Berkeley officials are asking residents and visitors to help keep the city free of toxic tobacco waste. Anyone can play a role – from proper disposal of your waste and using free resources to help you quit if you still smoke, or volunteering at local cleanups if you don’t.
This environmental impact of tobacco waste is often not recognized. The most common toxic waste found in cleanings – cigarette filters – are mostly made from non-biodegradable plastic. Filters contain toxic chemicals that pollute the environment and can be toxic when ingested by children and wildlife, but they are the number one item found on our beaches and roads.
A tobacco waste audit conducted by the city’s Smoking Prevention Program points out that smoking not only poses risks to your health, but is also toxic and harmful to our environment. The audit found more than 5,000 cigarette butts, empty cigarette packs, JUUL pods and other tobacco-related items from sites in Berkeley. On average, 216 pieces were collected per site, although several sites contained too much tobacco waste to be collected within the allotted time. We can all take simple steps to reduce the significant environmental impacts of tobacco waste. Help keep Berkeley clean with these steps:
- Join local efforts to clean up waste tobacco and other plastics. Volunteer with the Ecology Center or Save the Bay, an organization that has worked to protect, restore and celebrate San Francisco Bay since 1961.
- Dispose of tobacco products properly. Our audit found that there were cigarette containers and garbage cans available at eight of the ten sites, but that they still had tobacco litter. If you use tobacco products, don’t throw cigarette ends out on the street. Always dispose of waste properly and do not use tobacco products in areas where second-hand smoke is prohibited.
- If you smoke, consider quitting. Avoid creating toxic tobacco waste in the first place. The City of Berkeley’s Smoking Prevention Program regularly hosts free smoking cessation classes for anyone 18 years of age or older who is ready to quit nicotine products. For more information, email [email protected] or call 510-981-5330.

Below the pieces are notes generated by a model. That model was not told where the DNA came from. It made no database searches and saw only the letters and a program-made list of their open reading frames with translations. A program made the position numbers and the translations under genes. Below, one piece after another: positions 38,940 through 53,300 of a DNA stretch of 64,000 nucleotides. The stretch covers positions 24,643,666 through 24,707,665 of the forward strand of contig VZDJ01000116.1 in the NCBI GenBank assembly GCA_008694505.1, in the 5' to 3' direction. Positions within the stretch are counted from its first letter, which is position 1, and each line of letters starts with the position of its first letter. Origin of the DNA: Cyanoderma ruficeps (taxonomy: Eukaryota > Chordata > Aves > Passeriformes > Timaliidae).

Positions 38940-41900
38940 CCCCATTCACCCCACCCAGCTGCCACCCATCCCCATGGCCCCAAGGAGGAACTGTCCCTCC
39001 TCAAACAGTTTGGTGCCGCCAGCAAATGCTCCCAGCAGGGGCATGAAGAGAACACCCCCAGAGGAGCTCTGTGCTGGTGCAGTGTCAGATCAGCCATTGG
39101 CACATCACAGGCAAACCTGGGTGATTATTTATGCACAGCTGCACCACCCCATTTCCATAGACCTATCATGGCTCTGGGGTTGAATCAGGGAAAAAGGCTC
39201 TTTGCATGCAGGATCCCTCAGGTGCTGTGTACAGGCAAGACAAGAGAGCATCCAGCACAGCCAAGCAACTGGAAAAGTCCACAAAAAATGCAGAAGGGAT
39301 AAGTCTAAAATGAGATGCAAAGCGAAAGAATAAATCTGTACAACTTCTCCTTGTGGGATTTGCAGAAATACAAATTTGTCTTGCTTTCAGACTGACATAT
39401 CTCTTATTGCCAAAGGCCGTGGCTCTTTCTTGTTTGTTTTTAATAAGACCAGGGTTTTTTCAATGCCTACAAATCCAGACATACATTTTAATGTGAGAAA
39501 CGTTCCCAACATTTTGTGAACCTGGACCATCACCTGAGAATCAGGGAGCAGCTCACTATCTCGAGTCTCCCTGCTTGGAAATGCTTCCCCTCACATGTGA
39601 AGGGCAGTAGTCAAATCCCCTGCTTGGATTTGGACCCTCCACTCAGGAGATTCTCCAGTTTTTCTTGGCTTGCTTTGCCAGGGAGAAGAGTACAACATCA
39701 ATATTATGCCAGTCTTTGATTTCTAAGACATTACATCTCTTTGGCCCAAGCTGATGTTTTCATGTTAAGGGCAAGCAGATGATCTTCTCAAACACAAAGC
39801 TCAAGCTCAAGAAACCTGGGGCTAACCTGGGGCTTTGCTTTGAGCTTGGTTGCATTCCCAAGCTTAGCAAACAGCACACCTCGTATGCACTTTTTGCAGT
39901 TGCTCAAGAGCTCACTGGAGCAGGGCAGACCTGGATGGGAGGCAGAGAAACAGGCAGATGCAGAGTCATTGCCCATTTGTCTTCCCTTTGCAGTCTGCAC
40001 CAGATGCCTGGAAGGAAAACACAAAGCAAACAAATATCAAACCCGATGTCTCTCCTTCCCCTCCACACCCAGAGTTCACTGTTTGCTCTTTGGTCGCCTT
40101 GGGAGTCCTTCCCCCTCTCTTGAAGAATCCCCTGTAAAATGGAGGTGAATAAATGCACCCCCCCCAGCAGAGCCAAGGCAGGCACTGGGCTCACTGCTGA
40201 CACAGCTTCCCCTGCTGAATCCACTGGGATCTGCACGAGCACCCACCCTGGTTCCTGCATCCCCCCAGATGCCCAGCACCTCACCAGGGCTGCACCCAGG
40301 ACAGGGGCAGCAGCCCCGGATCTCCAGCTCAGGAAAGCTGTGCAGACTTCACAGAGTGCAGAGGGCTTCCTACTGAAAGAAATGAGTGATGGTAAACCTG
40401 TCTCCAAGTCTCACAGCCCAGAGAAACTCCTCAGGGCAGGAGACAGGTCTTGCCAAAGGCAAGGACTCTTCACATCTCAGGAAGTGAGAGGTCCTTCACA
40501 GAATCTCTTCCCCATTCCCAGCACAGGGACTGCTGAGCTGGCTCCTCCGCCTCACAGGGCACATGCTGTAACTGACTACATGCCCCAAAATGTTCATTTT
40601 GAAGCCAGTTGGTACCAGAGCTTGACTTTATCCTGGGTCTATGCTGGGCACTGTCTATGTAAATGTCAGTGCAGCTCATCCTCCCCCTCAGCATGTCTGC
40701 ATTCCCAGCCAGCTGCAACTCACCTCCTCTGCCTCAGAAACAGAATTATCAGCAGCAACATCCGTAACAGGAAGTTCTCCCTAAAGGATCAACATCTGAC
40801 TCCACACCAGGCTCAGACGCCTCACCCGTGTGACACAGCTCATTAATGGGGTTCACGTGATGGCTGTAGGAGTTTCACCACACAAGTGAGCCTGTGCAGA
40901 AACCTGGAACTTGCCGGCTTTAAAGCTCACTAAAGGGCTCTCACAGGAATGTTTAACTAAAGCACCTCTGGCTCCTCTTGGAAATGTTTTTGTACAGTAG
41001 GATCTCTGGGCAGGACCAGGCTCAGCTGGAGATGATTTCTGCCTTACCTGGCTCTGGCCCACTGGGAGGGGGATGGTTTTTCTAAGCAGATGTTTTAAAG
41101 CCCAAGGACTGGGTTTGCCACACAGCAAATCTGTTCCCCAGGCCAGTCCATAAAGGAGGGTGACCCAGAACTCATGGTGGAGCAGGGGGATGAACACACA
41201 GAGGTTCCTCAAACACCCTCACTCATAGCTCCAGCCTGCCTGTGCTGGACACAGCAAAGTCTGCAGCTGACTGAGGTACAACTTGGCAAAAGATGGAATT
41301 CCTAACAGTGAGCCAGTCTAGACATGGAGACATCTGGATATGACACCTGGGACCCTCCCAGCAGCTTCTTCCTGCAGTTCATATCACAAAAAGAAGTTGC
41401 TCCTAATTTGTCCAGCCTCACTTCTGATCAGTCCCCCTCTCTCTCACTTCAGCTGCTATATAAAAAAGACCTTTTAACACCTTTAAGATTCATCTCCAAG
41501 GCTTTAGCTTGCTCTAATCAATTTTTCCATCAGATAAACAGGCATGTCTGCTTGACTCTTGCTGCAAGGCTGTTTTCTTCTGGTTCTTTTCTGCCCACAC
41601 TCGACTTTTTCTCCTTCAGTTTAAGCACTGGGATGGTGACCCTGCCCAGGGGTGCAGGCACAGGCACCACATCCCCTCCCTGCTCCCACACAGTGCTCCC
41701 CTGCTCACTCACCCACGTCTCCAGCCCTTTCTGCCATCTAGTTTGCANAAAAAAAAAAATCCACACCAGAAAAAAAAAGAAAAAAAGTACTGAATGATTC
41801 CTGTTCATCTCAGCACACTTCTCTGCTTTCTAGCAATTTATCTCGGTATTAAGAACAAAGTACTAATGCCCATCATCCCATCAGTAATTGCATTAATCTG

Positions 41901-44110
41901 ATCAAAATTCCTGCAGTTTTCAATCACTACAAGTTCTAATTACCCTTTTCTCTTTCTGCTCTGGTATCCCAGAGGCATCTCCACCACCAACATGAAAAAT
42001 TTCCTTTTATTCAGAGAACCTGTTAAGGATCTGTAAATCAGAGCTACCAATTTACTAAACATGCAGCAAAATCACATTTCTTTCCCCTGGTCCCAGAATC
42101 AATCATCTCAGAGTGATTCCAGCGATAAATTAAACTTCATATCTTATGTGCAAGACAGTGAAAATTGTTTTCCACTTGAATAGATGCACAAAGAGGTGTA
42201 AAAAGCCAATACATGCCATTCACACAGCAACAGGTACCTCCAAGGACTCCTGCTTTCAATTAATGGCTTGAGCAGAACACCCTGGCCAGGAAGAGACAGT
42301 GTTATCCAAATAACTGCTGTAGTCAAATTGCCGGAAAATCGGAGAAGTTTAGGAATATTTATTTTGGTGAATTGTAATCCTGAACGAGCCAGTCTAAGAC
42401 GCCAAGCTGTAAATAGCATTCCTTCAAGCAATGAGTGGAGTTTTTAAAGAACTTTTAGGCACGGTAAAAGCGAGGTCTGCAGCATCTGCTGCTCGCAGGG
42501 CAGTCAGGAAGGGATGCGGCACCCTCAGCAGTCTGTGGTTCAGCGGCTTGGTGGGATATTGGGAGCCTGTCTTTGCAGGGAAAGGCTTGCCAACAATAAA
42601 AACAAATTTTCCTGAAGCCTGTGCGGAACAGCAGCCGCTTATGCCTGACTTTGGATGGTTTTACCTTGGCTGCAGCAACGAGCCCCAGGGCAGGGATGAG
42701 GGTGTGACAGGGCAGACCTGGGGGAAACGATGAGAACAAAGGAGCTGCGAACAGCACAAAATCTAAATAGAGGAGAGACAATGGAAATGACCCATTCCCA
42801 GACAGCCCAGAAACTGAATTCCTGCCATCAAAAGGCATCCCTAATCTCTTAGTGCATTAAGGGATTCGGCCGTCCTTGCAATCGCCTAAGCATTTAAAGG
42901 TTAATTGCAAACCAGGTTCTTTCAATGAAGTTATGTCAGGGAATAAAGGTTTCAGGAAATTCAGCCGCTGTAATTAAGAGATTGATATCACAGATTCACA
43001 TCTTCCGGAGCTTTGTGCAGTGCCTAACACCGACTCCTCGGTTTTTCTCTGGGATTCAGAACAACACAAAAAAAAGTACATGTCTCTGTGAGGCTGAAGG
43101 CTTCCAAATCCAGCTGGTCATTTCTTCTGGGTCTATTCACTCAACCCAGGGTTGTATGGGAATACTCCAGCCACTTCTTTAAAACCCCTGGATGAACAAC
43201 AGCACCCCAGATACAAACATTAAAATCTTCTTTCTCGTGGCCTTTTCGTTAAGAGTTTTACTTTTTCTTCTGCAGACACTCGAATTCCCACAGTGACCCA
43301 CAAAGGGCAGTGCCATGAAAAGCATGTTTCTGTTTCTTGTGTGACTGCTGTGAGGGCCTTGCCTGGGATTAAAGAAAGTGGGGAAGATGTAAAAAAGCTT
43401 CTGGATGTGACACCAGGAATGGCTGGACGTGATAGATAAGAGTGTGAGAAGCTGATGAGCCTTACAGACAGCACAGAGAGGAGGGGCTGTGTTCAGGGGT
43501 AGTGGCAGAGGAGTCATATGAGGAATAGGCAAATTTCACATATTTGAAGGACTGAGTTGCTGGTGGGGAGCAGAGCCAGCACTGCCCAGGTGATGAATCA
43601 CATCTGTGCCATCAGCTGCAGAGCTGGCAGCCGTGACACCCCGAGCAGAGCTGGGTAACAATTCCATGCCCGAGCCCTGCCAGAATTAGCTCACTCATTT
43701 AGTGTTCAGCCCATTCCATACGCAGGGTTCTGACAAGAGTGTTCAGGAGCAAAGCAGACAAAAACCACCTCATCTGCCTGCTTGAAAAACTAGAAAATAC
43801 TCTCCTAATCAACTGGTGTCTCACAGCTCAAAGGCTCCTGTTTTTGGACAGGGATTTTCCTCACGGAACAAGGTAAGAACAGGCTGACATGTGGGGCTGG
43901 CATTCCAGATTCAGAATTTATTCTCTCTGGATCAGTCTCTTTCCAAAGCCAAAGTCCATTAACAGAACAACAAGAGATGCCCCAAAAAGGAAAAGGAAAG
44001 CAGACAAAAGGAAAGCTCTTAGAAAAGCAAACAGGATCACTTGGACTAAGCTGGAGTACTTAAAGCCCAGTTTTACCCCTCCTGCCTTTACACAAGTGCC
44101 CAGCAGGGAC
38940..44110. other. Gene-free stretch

– city of Berkeley
ALBANY / BERKELEY
Join Friends of Five Creeks for nature walks this weekend
The Earth Week walks with the Friends of the Five Creeks (F5C) have proven to be so popular that the group is doing two more this month. F5C keeps groups small for more time to discuss, observe and learn. From 10 a.m. to 12:30 p.m. Saturday, experience nature and history as you stroll through Cerrito Creek and climb Albany Hill with three experts: Karen Sorensen, local historian and author of the recent “Albany: Stories from the Village Near.” of the Bay ”and“ Images of America: Albany; Margot Cunningham, Albany Natural Areas Manager and longtime Albany Hill Volunteer Delegate; and F5C President Susan Schwartz. For more details and to register, visit bayareane.ws/3y9DYjx online.
Then, from 10 a.m. to noon on Sundays, try out free nature-focused cell phone apps on a walk along Codornices Creek. Discover smartphone apps that help you identify what you see and hear while contributing to science. Along the way, enjoy thriving native plantations and learn about the progress being made in revitalizing our region’s only trout stream. Max Coyle, F5C board member, and President Schwartz will lead. For more details and to register, visit bayareane.ws/3obLfLg online.
The city and the BART organize a meeting on the development of the station
At 6 p.m. this next Tuesday, the city of El Cerrito and BART will co-host a community meeting with the team of developers selected for the Cerrito Plaza station.
All are invited to join this introductory meeting; Similar to a presentation on May 4, this will be an opportunity to learn more about the city’s and BART’s goals for this potential project and to meet the team of developers. The meeting will be held online via Zoom at us02web.zoom.us/j/84342090452.
These events are the first of many opportunities provided for community residents and other interested persons to ask questions and share feedback with the project team. BART is committed to listening to the concerns of the larger community of El Cerrito, the transportation agency is moving forward with advancing the development of the El Cerrito Plaza BART property in 2021. Over the next two to three years, the developer and BART will work with El Cerrito, which will include opportunities for community engagement, to create a concept for development. Before the developer can finalize their proposal, BART and the City of El Cerrito will need to make decisions on the amount of replacement parking for BART customers and whether to include a new library in the project.
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